Skeleton Quotes

Quotes tagged as "skeleton" (showing 1-22 of 22)
Sherman Alexie
“Your past is a skeleton walking one step behind you, and your future is a a skeleton walking one step in front of you. Maybe you don't wear a watch, but your skeletons do, and they always know what time it is.”
Sherman Alexie, The Lone Ranger and Tonto Fistfight in Heaven

Derek Landy
“You look angry," he said.
"You put me on hold."
"For a very good reason."
"You put me," she said very, very slowly, "on hold.”
Derek Landy, Kingdom of the Wicked

John Green
“I pointed at the little kids goading each other to jump from rib cage to shoulder and Gus answered just loud enough for me to hear over the din, 'Last time, I imagined myself as the kid. This time, the skeleton.”
John Green, The Fault in Our Stars

G.K. Chesterton
The Skeleton

Chattering finch and water-fly
Are not merrier than I;
Here among the flowers I lie
Laughing everlastingly.
No: I may not tell the best;
Surely, friends, I might have guessed
Death was but the good King's jest,
It was hid so carefully.”
G.K. Chesterton

Jack Kerouac
“I clearly saw the skeleton underneath
all this show of personality
what is left of a man
and all his pride but bones?”
Jack Kerouac, Scattered Poems

Mervyn Peake
“I sometimes think about old tombs and weeds
That interwreathe among the bones of kings
With cold and poisonous berry and black flower:
Or ruminate upon the skulls of steeds
Frailer than shells and on those luminous wings -
The shoulder blades of Princes of fled power,
Which now the unrecorded sandstorms grind
Into so wraith-like a translucency
Of tissue-thin and aqueous bone

- A Reverie of Bone
Mervyn Peake, Shapes And Sounds

Michael Bassey Johnson
“Don't look shy if you wear rag and people gag, many are in the grave wearing skeleton, and you should even be happier for wearing a skin without clothes.”
Michael Bassey Johnson

Henri Poincaré
“How is it that there are so many minds that are incapable of understanding mathematics? ... the skeleton of our understanding, ... and actually they are the majority. ... We have here a problem that is not easy of solution, but yet must engage the attention of all who wish to devote themselves to education.”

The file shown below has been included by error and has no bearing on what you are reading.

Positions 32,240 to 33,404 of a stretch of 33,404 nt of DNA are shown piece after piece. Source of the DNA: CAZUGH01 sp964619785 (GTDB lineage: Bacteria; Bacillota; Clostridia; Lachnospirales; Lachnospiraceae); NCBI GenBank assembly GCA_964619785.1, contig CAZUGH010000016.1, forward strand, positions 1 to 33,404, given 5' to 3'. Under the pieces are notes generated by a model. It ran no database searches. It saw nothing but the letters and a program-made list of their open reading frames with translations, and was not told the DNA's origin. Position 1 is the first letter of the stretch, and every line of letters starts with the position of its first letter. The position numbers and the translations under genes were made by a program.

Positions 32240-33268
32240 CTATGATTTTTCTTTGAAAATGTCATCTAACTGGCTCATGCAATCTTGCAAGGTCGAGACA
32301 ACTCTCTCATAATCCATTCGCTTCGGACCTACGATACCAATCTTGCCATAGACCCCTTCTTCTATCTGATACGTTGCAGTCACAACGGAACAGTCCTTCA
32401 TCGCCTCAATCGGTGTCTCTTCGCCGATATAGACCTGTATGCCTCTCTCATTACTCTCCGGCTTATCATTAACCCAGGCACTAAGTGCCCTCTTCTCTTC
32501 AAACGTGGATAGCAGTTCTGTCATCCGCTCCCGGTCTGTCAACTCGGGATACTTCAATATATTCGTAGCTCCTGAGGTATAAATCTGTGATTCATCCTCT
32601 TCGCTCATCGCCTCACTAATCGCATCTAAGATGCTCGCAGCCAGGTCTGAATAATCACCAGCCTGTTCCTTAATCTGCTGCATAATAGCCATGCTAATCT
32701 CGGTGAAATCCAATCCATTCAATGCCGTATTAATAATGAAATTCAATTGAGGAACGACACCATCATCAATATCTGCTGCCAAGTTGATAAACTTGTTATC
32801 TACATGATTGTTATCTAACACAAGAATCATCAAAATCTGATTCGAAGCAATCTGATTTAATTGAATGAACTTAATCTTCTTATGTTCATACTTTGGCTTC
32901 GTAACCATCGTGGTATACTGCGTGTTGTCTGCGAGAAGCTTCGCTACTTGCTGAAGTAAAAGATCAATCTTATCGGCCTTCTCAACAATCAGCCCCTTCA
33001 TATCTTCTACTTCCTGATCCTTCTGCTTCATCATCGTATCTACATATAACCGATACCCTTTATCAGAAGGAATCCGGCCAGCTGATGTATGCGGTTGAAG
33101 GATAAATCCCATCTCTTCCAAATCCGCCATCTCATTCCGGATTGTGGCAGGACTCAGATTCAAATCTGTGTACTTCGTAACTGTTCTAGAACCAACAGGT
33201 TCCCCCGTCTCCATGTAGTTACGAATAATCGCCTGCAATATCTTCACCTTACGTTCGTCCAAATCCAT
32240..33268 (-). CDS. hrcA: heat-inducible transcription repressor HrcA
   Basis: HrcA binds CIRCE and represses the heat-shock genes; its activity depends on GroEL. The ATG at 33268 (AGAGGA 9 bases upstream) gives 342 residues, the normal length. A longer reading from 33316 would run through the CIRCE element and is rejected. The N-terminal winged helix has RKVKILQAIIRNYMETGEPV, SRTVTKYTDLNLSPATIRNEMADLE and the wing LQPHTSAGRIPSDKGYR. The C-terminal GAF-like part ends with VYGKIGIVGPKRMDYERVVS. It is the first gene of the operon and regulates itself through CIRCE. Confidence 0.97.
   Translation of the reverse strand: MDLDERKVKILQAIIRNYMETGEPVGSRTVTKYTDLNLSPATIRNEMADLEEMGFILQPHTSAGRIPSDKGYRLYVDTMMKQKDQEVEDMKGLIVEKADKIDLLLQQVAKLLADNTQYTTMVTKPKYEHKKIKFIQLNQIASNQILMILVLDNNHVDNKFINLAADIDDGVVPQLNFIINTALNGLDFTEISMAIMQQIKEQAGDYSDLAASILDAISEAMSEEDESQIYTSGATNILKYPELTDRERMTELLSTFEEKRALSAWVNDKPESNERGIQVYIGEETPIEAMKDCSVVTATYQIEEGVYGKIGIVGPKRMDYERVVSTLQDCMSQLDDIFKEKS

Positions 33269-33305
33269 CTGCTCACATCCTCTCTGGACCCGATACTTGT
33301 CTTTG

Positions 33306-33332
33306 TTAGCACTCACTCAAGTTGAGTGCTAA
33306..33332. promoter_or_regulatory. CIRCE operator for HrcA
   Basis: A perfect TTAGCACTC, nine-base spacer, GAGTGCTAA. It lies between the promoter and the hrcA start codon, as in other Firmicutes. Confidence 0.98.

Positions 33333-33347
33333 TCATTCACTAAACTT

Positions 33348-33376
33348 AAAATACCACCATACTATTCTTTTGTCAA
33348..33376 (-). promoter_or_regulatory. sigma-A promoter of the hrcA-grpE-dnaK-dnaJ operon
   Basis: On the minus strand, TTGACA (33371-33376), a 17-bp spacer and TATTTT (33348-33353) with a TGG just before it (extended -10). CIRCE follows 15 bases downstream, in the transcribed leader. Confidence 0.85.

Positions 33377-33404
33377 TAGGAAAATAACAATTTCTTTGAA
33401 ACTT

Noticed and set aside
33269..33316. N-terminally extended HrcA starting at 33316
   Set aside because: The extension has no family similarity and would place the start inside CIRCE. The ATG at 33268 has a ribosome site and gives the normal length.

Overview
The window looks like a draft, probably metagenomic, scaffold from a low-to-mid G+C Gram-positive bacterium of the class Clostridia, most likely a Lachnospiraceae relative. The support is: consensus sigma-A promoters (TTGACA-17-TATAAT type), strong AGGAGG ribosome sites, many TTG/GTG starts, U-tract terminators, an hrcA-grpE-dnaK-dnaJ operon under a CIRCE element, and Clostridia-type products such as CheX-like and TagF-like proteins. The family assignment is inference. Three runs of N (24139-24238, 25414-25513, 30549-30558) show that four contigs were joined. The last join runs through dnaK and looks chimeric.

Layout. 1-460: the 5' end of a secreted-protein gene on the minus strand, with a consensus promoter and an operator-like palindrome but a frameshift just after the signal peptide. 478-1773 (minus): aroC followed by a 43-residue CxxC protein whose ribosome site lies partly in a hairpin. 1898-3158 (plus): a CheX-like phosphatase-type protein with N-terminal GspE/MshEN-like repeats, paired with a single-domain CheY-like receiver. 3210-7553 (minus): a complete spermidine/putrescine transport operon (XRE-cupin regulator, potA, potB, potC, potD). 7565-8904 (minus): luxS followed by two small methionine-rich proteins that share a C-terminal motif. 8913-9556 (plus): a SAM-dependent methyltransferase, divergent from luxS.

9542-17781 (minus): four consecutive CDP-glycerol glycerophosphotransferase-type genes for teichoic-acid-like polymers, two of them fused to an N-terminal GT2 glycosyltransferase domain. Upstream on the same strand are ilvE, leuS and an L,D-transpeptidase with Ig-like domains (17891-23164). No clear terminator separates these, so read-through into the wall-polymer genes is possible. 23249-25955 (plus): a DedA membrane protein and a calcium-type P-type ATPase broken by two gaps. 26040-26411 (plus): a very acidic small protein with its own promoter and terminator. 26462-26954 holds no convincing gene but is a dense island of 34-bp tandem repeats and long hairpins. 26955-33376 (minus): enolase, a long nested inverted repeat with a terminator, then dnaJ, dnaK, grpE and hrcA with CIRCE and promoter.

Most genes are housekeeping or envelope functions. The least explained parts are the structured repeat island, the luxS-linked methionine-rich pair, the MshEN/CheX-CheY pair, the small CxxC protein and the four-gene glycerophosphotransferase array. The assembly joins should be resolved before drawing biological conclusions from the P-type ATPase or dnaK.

Henri Poincaré, Science and Method

“The skeleton of success is self-discipline.”
Sunday Adelaja

Dan Chaon
“Outside, the sleet had gotten thicker. You could hear it pebbling against the large glass windows, you could see it swirling wildly through the spotlights of street lamps. It was the kind of night when you might expect to see a skeleton flying through the air, its ragged black shroud flapping in the wind.”
Dan Chaon, Stay Awake

G.K. Chesterton
“It is very foolish of a man to be frightened of a skeleton, for Nature has put an insurmountable obstacle against running away from it.”
G. K. Chesterton

J.A. Clement
“The skeleton picked up the second skull, so worn as to barely be recognisable as such. The vertebrae fell and rolled like beads from a string.”
J.A. Clement, On Dark Shores: The Lady

Ma Jian
“I see my skeleton walking down the street now. I’m walking behind it. Our feet touch the ground at the same time. I am my own shadow. The road we’re walking along looks familiar. The trees lining the pavement have been bleached by the sun. There are stone steps on my left. I climb them. This is the route I used to take after school. It’s very dark. The skeleton has disappeared.”
Ma Jian, Beijing Coma

R.X. Bird
“Love caught me with my pants down, watering skeleton flowers and humming the blues.”
R. X. Bird

Leonora Carrington
“The skeleton was as happy as a madman whose straitjacket had been taken off.”
Leonora Carrington, The Skeleton's Holiday

John    Hennessy
“If I am to be a skeleton in a box buried deep into the ground, I pray you will be the dust that rests atop my bones.”
John Hennessy

Emil M. Cioran
“Much more than skeleton, it is flash, I mean the carrion flesh, which disturb and alarm us – and which alleviates us as well. The Buddhists monks gladly frequented charnel houses: where corner desire more surely and emancipate oneself from it? The horrible being a path of liberation in every period of fervor and inwardness, our remains have enjoyed great favor. In the Middle Ages, a man made a regimen of salvation, he believed energetically: the corpse was in fashion. Faith was vigorous than, invincible; it cherished the livid and the fetid, it knew the profits to be derived from corruption and gruesomeness. Today, an edulcorated religion adheres only to „nice” hallucinations, to Evolution and to Progress. It is not such a religion which might afford us the modern equivalent of the dense macabre.